Capron, Rebecca M C. Letter to Amy Kirby Post.

DESCRIPTION:

Handwritten letter from Rebecca M C Capron to Amy Kirby Post, April 19, 1850.

DATE:

April 19, 1850

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TRANSCRIPTION:

(Page 1)

                                           Auburn N.Y.  April 19th 1850,
Dear Friends Amy & Sarah,
                                   Allow ^me^ this early to express my sincere grat
-itude for your kind words of encouragement, both for my hum
-ble effort and for our common cause  It came to me unexpec
-tedly _ but with so much kindly feeling, and so well timed
just as I was fearing what my friends what my friends would
say or think of my first effort on a subject of so much impor
-tance to us and to those who may follow us on the stage
of material acting. I am organised so that I have so little
confidence in my own capabilities, that I have been ready
to weep over the thought that my friends were missjudging [sic]
me in thinking (for some unknown reason to me) that I was
not doing all I was able,. Did you ever when children
think of doing some little act of kindness, performing an
allotted task for your mother perhaps, without her know
-ledge, then to await with feelings of hope and fear for
her approval or disapproval, their to be warmed and encou
-raged by her approving smile received with confidence
[illegible] ability to judge, scarce knowing which would relieve
most, to laugh or cry, if so you know how I received and
- read that generously offerd [sic] and gratefully accepted letter,
you took me as I intended to to [sic] taken, You looked upon
the intention as good, at the ideas and hints, only, not
with a crittics [sic] eye to judge how they were clothed or embel

(Page 2)

-lished, I was chosen by the Society of which I have been
a member since its organization, ^in^ turn with others of its
members _ to address them at their monthly meeting,
I accepted, not unwilling to add my strength to encour-
age and keep up our infant and consequently weak Socie-
ty. I then proceeded to carry out a long settled determinat
-ion, that of showing without fear to the good people
of Auburn what my ideas were of the position and habit
of most of their women _ That is, if I was forced to say
anything in public on any subject. Without the most rem
ote idea of its ever going out of Auburn or beyond the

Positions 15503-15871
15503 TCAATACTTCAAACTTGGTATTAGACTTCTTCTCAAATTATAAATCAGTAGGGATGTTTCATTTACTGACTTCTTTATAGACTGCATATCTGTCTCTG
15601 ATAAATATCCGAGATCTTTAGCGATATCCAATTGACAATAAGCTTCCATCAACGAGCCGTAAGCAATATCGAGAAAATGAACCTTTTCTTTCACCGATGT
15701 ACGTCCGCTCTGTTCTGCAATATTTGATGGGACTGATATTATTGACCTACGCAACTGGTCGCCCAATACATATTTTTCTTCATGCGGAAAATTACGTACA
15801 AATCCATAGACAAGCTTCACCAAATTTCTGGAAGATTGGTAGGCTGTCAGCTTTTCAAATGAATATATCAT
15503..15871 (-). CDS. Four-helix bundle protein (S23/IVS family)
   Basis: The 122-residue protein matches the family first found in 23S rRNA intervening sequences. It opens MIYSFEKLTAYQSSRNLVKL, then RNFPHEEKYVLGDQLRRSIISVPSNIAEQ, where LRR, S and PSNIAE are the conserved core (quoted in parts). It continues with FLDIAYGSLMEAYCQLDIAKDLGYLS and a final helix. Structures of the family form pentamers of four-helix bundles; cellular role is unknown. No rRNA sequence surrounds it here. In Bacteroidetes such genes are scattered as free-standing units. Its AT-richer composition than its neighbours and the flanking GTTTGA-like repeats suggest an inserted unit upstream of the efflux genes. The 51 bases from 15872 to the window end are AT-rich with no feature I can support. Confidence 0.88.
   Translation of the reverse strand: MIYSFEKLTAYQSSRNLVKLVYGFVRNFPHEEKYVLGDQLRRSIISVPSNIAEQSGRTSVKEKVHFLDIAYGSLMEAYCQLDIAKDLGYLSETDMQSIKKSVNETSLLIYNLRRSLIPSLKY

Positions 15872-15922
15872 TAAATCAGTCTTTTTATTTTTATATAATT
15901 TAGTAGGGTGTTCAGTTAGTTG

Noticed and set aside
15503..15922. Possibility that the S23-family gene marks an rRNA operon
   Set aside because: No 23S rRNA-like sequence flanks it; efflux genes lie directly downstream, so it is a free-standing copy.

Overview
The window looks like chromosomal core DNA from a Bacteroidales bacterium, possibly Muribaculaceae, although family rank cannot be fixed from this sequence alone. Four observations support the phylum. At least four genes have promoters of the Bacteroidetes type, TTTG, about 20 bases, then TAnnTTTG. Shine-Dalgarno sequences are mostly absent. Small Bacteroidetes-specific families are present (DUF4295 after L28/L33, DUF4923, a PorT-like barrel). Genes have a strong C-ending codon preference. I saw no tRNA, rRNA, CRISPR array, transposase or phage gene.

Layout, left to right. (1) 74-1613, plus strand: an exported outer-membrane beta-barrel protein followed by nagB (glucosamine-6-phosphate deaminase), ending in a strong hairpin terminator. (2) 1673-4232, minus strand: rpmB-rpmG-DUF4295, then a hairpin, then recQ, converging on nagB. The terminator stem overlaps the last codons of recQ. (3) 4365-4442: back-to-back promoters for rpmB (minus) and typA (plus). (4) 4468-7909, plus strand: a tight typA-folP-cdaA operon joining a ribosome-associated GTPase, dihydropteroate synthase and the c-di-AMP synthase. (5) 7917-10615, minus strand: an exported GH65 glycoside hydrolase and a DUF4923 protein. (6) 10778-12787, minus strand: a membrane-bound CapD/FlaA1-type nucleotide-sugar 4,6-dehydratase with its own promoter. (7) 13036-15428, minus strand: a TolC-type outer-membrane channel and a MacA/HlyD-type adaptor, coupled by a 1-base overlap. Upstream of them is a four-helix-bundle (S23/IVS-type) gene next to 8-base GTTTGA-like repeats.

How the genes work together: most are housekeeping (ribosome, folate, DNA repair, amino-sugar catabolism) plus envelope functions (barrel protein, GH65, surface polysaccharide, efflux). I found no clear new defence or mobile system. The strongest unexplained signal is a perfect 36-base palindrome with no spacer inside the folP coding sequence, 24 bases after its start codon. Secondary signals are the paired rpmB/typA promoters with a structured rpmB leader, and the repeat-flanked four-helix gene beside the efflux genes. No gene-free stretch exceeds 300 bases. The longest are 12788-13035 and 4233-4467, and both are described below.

hearing of those to whom it was addressed _ It was written
expressly for that occasion for those whom I knew would
hear it and for no other _ which may account for my
commonplace remarks intended for those who deserved them_
contrary to my expectations the very ones who I supp-
osed would denounce my ideas the most severly [sic] were the ones
who first suggested the idea of offering it for publication
I only marked those signs as mile_stones showing how
far our cause had progressed _ I have expected to be assailed
here_ I have not been yet. But if I am your letter will
counteract a dozen of them_ Not that I am afraid of assail
ants or opposition when I know that I am right, but the
fear that I had not supported my subject well with the
feeble assistance I had given it,   How are you progressing
in Rochester_ We have heard nothing direct from there
for a long time, I hope our good friends there are not

(Page 3)

unmindful of the interest we always take in whateve [sic] occurs
of interest to them.   We are now contemplating going west
the first of next month, probably to Michigan. We go hoping
to find what we have not lately had, that is business
to make us feel that we were doing right by ourselves and
others. The thought is rather painful to me than otherwise
of taking up my residence in the Western country. I would
much prefer staying in New York or going east. I am now
enjoying uninterrupted good health and I very much fear
I cannot say what six months from now. But pilgrims
in this would without a foothold cannot do as they would.
I only look forward with hope to the time when we
shall exist without a care for the sustenance of the
material body. I sicken at the thought oft times of being
obliged to give so much time to the want of the outward
man. But it is so pleasant to think we are passing upward
from this. Where are George and Ann. In my soul I pity
them with their little ones for their misfortunes_
Give my “good old fashioned love” to all the friends, say
that altho’ our intercourse is limited I remember them with
as much warmth of feeling as ever_ I hope to see you all
on my way West _
                           Affectionately yours
                                                           Rebecca M, C, Capron

(Page 4)

Please remember me to J. E. Robinson, tell him I do
so like to read his articls [sic]. They are reasonable poetical
and logical. Not marked with prejudice or combativeness.
I hope he will wield the pen whenever he thinks it will
tell _   R. M. C. C.

About the Original Item

Date
1850-04-19
Creator
Capron, Rebecca M.C.
Recipient
Internal Identifier
836
Subjects
Tags
,
Collection:
Post Collection
Item Type:
Document
Citation:
Capron, Rebecca M.C., “Capron, Rebecca M C. Letter to Amy Kirby Post.,” Post Family Papers Project, accessed December 11, 2018, https://rbsc.library.rochester.edu/items/show/3824.